I am in the process of designing my first batch of business cards and considering putting the phonetic spelling of my surname beside it, in a faded font. My surname is foreign (much like me).

What I want to accomplish by doing so is giving new acquaintances the confidence to pronounce my name without worrying about getting it wrong. It's also a novel thing to do and I believe it could enhance first impressions by showing me to be thoughtful. Yet there are several problems I can see after thinking about it for a bit:

  • I don't mind people mispronouncing my name. I'm a foreigner in the UK, I learned to live with it.
  • Putting the phonetic spelling in might give the impression that I do care about how they pronounce it, which could derail the "confidence" objective.
  • Most people get it right anyway, with some minor intonation mistakes.
  • Despite my name being easy to spell in the PhA, I suspect many people trust their skill of reading that even less than their ability to pronounce foreign words correctly.

With the above points in mind I don't think I should proceed with the plan, but I'm not sure if my fears are justified. Of course I could do the same in my CV, which has a completely different character as a document.

Have you ever seen this done? Would it help first impressions at all? And finally, what would a hiring manager's reaction be if this were on a CV?

  • 5
    I am fairly sure that more people can't read phonetic spellings than can. – HLGEM Feb 20 '15 at 20:02
  • Phonetically to whom? I pronounce things very differently than someone from London or Miami. Considerably more different than someone from Madrid or Prague. – Joel Etherton Feb 20 '15 at 20:15
  • I wouldn't bother learning the so-called phonetic script just to be able to read your business card (unless you are Warren Buffet or someone like that). Who is to tell how many more things I will have to learn in future, just to continue working with you? I would rather prefer to end the contact right then. – Masked Man Feb 21 '15 at 6:59
  • Would the "PhA" be the "phonetic alphabet"? – o0'. Feb 24 '15 at 9:05
  • 1
    A good place to put this is in your personal site, if you have one. – o0'. Feb 24 '15 at 9:07

Have you ever seen this done?

No, I have never seen this done.

Would it help first impressions at all?

It probably wouldn't matter, but I would be worried that some folks would view you as "the sensitive type", and concerned about people mispronouncing your name. Yet you have indicated that this mispronunciation doesn't bother you.

And finally, what would a hiring manager's reaction be if this were on a CV?

As a hiring manager, I always ask people to pronounce their name for me when I first talk with them, if they have any sort of not-obvious name.

If you added the phonetic pronunciation, I'd probably worry that you might be overly-sensitive. But for me at least, it wouldn't be a huge worry. I'd be looking for other signs that you might be high maintenance. If I didn't see any, I wouldn't be concerned.

Overall, I'm not sure there's much value here. I never add this to my resume, and few folks pronounce my name correctly the first time.

Your mileage may vary.

| improve this answer | |
  • 1
    Also, a lot of folks aren't familiar with the International Phonetic Alphabet, so the "how do you pronounce your name?" conversation is likely to happen even with the phonetic spelling. My surname looks more intimidating than it actually is, so over the years I have developed an explanation for how to pronounce it. Most folks seem to appreciate a quick mnemonic device to remember how it should sound. – ColleenV Feb 20 '15 at 20:01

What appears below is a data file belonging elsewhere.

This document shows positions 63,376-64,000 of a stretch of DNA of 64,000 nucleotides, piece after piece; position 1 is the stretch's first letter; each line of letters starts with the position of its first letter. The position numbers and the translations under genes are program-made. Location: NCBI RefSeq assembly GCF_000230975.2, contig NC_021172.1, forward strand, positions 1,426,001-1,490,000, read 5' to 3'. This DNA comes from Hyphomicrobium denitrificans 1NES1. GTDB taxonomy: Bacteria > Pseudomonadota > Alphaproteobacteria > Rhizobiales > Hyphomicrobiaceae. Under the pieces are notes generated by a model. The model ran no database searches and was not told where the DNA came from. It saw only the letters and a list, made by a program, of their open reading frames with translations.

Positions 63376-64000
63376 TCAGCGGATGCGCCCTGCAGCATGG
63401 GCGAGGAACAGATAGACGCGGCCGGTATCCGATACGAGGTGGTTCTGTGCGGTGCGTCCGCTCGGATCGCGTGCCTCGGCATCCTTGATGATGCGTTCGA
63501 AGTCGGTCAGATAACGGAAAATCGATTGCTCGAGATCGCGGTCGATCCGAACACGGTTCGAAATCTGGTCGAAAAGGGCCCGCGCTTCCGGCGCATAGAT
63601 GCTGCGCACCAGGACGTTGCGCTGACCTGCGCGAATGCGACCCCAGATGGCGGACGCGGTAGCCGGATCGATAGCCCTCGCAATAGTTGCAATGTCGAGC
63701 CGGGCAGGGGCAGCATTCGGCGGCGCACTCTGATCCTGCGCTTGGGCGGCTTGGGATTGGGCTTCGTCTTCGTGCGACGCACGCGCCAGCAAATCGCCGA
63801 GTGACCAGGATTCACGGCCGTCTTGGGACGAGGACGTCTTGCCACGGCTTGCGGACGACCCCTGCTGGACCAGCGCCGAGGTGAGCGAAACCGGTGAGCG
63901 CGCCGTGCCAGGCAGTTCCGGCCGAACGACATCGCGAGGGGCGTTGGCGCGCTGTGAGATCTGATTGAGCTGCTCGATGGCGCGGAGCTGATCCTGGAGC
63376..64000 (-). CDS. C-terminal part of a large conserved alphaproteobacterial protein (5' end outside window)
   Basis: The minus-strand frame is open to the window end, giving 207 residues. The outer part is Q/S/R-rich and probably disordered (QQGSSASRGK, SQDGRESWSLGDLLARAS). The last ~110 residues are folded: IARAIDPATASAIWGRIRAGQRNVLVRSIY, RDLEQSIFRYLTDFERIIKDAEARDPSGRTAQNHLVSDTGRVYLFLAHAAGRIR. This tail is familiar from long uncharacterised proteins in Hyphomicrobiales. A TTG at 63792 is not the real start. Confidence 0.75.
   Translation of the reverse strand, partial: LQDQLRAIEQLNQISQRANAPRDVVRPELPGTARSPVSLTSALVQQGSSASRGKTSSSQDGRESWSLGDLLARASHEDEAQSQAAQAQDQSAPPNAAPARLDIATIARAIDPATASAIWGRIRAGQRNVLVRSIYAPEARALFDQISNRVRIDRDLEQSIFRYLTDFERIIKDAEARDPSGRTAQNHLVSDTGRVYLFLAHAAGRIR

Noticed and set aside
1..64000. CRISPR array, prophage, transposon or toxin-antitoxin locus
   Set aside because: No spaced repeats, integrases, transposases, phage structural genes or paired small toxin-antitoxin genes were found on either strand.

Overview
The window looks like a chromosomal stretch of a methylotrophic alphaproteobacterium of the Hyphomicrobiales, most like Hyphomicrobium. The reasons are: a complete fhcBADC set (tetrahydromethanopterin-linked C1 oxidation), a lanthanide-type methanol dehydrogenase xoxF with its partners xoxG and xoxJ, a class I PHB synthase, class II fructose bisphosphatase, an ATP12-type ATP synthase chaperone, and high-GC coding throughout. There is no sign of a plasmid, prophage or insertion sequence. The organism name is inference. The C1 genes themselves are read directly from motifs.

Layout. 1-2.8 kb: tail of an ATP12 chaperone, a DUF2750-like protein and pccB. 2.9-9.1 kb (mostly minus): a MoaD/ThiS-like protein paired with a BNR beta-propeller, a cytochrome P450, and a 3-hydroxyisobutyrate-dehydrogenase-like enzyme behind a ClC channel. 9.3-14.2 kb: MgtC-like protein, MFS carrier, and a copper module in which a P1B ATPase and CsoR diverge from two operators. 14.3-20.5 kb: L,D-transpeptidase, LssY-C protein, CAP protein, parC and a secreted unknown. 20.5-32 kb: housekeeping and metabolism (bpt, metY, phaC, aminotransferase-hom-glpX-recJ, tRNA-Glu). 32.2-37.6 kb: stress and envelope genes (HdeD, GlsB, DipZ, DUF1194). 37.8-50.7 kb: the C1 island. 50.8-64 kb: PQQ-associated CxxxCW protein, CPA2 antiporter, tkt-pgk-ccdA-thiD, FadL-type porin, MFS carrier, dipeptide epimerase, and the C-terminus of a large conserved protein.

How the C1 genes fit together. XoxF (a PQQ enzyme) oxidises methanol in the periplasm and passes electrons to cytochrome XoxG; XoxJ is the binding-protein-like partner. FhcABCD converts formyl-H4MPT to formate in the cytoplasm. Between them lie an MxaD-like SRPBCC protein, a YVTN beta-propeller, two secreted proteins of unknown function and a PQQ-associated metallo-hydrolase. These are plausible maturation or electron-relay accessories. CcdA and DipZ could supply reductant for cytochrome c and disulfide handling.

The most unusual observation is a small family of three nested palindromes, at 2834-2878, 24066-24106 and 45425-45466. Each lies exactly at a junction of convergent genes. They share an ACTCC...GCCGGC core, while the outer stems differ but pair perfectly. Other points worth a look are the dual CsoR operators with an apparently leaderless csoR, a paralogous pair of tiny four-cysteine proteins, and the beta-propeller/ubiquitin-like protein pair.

What I want to accomplish by doing so is giving new acquaintances the confidence to pronounce my name without worrying about getting it wrong.

Why do you care about whether someone can pronounce your last name right or wrong? My real last name—which is fairly Eastern European in origin—is complex by U.S./Western basic pronunciation standards. At no point in my life or career have I felt the need to phonetically “spell out” my name to make anyone’s life easier. It’s your name. It’s your personal identity. It’s not your problem if someone can’t pronounce it right.

And in my case, I have found the relative complexity to be a bonus when interviewing or meeting new people: Their reaction as to how to pronounce or deal with the name is a good leading indicator to me of how the rest of the conversation/relationship will go.

For example, my first name is quite easy… So if someone calls me, says my first name and then either spells my last name or politely says, “Sorry I am having trouble pronouncing this…” I know I will have a fairly casual interaction with them. Usually I will pronounce my name for them, they will repeat what I said and then we move onto business.

On the other hand, if their railroad their way through my name without any sign of humility or trouble on their part, I know I am dealing with a fairly cocksure/arrogant person and this might not go well.

In general, if I came across any resume or correspondence that had a phonetic spelling of someone’s name on it, I would treat that correspondence as weird and odd. Like what is the person trying to prove? What makes them feel so special they need to do this?

Like I said, you should not have to apologize for your name and identity and generally in any society your name will be respected as-is since it is your name and personal identity.

| improve this answer | |
  • [+1] On the other hand [...] not go well – rath Feb 20 '15 at 20:11

You must log in to answer this question.

Not the answer you're looking for? Browse other questions tagged .